Osteopathy helps babies side effects
A study has shown that osteopathy leads to the five most common problems of infants, which parents are going to osteopaths, to an improvement of between 50% to 80%. To infant asymmetry, sleep and feeding disturbances, flattened back of the head, and excessive crying.
In the multicentre observational study of the Academy for osteopathy (AFO) and the German Institute for health research of 1,196 infants participated in the first year of life part, which were treated in 151 practices of German osteopaths.
It is noteworthy that in the total of over 3,200 treatments in not a single case of a serious, for the health of the infant that is potentially relevant and/or longer-lasting side effect was observed.
Cattle 1,200 babies with infant asymmetry, sleep and feeding disturbances, flattened back of the head and excessive screaming were treated in the participating osteopathic medical practices with a special additional qualification and years of experience, on average, two to three times. The key measure is the assessment of the parents was, for example, by evaluation of the symptoms of strength with the help of Numerical Rating scales (NRS 0-10).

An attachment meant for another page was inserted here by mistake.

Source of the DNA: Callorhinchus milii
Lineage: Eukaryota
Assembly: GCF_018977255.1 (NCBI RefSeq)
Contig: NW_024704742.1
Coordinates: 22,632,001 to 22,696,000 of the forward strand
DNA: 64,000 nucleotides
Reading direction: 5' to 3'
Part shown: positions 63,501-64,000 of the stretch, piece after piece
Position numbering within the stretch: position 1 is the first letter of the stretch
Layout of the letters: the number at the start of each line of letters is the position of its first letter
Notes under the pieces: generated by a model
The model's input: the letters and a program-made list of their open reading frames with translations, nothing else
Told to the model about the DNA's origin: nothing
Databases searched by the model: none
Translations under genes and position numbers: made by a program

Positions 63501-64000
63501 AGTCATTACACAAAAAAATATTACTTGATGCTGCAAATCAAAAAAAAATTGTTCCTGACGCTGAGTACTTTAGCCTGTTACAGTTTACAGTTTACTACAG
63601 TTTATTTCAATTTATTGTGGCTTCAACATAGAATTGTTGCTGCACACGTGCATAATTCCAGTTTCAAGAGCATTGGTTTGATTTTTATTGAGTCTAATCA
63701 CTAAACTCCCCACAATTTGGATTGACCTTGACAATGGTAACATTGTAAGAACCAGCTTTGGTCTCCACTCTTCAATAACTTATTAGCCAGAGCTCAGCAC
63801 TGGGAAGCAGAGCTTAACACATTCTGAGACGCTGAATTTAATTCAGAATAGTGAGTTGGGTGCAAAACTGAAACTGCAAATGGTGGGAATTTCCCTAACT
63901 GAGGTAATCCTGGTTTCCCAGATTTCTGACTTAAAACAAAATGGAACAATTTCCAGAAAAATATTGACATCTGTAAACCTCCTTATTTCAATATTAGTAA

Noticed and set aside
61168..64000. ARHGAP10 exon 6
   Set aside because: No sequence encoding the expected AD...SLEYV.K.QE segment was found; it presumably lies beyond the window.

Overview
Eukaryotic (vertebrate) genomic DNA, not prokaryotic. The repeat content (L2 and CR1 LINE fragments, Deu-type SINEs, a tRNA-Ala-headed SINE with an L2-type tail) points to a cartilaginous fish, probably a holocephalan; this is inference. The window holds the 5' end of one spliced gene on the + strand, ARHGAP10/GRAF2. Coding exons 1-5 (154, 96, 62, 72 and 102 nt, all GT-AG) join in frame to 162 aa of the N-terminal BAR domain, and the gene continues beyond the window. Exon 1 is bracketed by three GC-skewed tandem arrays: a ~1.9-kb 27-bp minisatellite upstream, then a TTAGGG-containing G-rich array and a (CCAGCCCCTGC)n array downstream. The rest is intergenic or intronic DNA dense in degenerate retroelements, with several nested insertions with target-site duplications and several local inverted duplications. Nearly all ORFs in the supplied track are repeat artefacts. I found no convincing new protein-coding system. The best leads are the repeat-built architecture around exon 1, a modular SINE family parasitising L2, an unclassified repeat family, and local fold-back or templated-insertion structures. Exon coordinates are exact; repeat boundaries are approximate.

In the case of idiopathic infant asymmetry, the percentage improvement between the beginning and the end of the treatments was between 78-82%. Have been queried here, the strength of the asymmetry, the eye contact is the preferred side, the rotation to the preferred side, and the asymmetric location. The strength of the symptoms in babies with feeding disorders decreased in the course of the treatments by 77%. The symptoms associated with “excessive” screaming improved by 70%, which was for the parents is a big relief. Sleep disorders improved to 56 %. In the case of the Plagiocephaly was measured by a “cranio-meter” in the head circumference of the child’s skull and the clinically usual Cranial Vault Index (CVAI) was calculated. After the osteopathic treatments which improved to 56 %.
Numerically exact results for the so-called OSTINF STUDY to be published in the course of this year. Further intervention studies are planned.